The Rambam defines lashon hara as words that hurt, words that damage. And that damage can be to a person’s standing or to a person’s reputation. But the interesting part is that the determinant of the reputation or the determinant of the hurt is often the person himself who is being spoken about.
For instance, let’s assume that I do something that I’m not embarrassed about. But that person might be. The one that determines whether it’s lashon hara is not me.
Let’s take an example. Let’s say I go to Atlantic City to gamble. For whatever which reason I don’t consider that wrong and I do it. If I would say to you that Reuven and I last night went to Atlantic City, for me I don’t consider it anything wrong, and in that sense I’m not speaking lashon hara about myself. But if he does consider it something he’s embarrassed about, if the person that I’m including with me in that story would be embarrassed about it, it is 100 percent lashon hara about that person. Why? Because when I’m telling you that Reuven went with me, even though I’m not embarrassed if that word gets out it may get back to Reuven and Reuven will be hugely embarrassed about the fact that he was there. And therefore automatically it’s lashon hara.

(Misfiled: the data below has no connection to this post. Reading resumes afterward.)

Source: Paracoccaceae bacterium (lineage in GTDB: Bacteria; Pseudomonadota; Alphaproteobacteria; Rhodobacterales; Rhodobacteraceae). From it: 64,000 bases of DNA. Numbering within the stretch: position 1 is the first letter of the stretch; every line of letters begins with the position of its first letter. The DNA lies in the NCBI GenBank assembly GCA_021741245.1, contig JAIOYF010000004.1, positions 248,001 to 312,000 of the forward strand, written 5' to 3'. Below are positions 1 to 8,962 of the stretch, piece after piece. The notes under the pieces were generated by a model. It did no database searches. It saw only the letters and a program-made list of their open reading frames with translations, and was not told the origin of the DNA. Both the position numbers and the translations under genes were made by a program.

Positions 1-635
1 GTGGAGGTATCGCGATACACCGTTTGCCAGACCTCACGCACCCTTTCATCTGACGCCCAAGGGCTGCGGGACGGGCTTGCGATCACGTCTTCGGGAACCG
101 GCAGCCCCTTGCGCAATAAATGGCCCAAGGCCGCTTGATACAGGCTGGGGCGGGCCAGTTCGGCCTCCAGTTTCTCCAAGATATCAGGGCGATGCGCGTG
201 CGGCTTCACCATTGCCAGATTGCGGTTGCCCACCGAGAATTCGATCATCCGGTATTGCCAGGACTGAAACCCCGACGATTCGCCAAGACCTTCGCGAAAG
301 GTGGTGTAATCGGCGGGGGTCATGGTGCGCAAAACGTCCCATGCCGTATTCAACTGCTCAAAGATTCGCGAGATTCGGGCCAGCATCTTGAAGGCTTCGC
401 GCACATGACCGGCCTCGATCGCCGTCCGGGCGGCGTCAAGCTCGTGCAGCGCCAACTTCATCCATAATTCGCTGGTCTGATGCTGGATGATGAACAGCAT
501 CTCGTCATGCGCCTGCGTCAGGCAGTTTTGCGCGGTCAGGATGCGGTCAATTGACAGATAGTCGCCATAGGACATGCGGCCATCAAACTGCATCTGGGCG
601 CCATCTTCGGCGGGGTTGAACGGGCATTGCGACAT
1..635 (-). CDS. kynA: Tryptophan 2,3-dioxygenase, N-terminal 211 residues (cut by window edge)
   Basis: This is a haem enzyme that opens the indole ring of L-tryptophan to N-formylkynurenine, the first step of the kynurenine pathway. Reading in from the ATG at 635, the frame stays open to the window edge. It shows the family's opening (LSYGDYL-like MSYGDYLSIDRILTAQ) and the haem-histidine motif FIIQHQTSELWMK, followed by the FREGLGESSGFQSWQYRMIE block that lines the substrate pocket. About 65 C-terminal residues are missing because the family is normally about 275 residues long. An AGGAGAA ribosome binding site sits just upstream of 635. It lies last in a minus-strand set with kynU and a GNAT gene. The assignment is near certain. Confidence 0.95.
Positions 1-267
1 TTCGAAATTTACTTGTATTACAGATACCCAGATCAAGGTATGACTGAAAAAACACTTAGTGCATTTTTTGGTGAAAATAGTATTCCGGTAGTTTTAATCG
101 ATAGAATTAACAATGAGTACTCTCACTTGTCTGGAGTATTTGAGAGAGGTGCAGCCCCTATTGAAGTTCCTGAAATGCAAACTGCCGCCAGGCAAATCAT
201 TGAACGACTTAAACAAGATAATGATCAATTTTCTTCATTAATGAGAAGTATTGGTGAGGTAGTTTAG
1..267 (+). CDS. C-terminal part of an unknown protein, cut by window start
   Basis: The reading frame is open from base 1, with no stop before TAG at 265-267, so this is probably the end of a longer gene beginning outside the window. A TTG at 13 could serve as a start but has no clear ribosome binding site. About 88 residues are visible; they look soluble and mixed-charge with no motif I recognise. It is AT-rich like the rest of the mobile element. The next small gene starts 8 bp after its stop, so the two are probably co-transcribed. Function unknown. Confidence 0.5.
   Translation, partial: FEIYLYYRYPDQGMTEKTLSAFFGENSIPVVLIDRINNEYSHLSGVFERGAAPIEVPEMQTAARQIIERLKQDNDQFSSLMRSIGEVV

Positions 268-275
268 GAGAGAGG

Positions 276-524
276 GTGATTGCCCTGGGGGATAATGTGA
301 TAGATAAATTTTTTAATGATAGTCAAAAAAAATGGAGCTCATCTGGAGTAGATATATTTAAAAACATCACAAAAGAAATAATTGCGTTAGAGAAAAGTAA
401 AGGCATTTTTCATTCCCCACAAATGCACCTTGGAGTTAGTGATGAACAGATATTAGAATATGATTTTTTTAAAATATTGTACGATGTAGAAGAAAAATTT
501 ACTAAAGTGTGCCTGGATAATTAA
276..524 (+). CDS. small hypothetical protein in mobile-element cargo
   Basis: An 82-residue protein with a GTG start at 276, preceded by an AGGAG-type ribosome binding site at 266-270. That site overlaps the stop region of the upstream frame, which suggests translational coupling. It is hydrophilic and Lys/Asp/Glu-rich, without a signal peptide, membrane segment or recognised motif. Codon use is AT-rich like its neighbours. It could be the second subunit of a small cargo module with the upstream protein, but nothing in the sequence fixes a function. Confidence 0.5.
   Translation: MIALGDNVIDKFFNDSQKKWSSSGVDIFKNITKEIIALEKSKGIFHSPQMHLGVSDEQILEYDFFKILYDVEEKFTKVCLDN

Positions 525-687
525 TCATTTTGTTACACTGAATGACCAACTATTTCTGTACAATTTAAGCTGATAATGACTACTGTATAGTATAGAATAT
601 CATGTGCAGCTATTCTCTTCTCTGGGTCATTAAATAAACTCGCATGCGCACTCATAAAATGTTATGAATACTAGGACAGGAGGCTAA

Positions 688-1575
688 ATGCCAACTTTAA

So the determinant of whether it’s something that’s embarrassing or the determinant of whether it’s something that will degrade or lower his standing is not my personal standards, but the person upon whom I’m speaking.
Cannot View the Video? Click here